A hot potato: Facebook’s latest approach to curbing the spread of fake news doesn’t target misinformation specifically but rather, the people who share it.

In 2015, Facebook rolled out the ability for people to report posts they believe to be false. The social network soon realized, however, that many people were reporting posts as unreliable simply because they didn’t agree with the content or were intentionally trying to harm a specific publisher. This led Facebook to develop methods to assess whether people flagging posts were themselves trustworthy.

Tessa Lyons, Facebook’s product manager in charge of combating fake news, told The Washington Post that the social network has been developing a previously unreported user reputation score over the past year.

The system assigns users a “trustworthiness” score on a scale of zero to one. Lyons wasn’t forthcoming with details on how the scoring system works, whether all users have a score or how the scores are specifically used. Her hesitation stems from not wanting to tip off bad actors on how the process works as doing so could allow them to easily game the system.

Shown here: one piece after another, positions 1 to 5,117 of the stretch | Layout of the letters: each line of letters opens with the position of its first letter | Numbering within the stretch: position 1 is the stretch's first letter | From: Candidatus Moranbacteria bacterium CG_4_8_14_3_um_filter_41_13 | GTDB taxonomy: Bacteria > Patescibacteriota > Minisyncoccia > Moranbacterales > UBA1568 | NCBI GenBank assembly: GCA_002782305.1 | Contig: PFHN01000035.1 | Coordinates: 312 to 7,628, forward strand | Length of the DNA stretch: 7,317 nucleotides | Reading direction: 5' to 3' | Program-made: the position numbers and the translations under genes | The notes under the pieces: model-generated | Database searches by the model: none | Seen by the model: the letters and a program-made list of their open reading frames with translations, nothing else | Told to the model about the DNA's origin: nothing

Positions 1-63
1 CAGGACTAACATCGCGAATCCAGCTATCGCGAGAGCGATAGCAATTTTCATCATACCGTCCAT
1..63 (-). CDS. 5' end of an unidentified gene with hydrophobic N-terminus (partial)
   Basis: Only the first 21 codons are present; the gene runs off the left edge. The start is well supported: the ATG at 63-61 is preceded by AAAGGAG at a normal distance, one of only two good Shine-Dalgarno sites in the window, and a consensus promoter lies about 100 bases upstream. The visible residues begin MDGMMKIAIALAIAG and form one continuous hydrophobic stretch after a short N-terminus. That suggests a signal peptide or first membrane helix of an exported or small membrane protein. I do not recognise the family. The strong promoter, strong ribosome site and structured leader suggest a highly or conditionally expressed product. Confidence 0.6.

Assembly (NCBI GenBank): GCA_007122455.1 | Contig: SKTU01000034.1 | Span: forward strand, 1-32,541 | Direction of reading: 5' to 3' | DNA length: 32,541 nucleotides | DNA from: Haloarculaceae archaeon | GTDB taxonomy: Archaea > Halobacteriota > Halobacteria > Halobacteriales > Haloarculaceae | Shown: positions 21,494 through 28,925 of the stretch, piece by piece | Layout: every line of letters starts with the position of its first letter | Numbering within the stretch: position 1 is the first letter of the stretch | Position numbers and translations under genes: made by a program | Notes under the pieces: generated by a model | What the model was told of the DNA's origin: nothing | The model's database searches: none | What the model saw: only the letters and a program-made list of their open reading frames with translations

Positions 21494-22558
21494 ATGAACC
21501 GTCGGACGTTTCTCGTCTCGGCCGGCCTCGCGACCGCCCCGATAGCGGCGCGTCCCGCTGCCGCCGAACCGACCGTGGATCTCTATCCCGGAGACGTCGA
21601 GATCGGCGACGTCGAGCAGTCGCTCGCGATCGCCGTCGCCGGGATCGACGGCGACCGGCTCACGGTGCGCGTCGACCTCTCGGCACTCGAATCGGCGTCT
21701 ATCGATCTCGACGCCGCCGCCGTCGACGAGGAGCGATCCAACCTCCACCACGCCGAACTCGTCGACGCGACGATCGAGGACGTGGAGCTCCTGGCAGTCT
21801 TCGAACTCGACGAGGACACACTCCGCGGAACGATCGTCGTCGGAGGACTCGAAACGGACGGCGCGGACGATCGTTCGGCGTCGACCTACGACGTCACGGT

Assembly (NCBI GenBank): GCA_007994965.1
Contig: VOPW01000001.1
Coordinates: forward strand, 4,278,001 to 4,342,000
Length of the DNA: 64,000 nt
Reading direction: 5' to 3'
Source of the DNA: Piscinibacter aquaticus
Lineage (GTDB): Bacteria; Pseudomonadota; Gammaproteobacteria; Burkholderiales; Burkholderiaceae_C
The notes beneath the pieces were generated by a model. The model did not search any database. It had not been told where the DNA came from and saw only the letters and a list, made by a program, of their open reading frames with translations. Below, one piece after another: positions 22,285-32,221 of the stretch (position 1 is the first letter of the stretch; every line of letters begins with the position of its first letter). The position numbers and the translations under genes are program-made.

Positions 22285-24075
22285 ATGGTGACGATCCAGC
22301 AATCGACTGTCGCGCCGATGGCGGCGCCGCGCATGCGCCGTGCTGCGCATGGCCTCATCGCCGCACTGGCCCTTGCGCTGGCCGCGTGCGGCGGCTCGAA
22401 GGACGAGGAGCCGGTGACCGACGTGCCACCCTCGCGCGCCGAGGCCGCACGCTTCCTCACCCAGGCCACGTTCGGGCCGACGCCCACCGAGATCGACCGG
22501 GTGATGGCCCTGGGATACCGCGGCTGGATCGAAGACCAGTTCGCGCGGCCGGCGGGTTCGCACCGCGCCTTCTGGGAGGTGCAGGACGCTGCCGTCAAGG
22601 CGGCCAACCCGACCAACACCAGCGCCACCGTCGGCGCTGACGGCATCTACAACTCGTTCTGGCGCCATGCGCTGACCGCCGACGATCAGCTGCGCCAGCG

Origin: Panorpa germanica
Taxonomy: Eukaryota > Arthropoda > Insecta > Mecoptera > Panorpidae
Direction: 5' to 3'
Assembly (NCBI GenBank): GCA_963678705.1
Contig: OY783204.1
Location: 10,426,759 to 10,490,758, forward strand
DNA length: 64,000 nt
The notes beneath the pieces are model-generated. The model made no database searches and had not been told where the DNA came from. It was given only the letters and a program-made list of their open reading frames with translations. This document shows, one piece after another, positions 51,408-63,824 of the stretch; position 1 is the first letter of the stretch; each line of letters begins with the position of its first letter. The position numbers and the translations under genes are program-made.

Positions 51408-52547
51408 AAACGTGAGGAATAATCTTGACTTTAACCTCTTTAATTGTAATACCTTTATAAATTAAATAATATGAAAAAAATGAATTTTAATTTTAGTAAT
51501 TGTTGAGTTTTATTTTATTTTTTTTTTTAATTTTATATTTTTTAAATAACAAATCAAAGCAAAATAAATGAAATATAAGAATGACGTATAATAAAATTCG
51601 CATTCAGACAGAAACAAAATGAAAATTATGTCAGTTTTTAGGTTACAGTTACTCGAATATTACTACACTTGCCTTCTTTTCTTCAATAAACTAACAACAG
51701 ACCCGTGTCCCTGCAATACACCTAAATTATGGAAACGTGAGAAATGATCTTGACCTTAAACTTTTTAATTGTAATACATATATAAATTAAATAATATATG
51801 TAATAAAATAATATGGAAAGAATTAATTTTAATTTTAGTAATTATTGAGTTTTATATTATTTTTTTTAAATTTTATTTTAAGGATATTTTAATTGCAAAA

Lyons did say, however, that the score isn’t meant to be an absolute indicator of a person’s credibility, nor is there a single unified reputation score that users are assigned. As the Post highlights, the score is one of thousands of new behavioral measurements that Facebook is now monitoring in order to assess risk.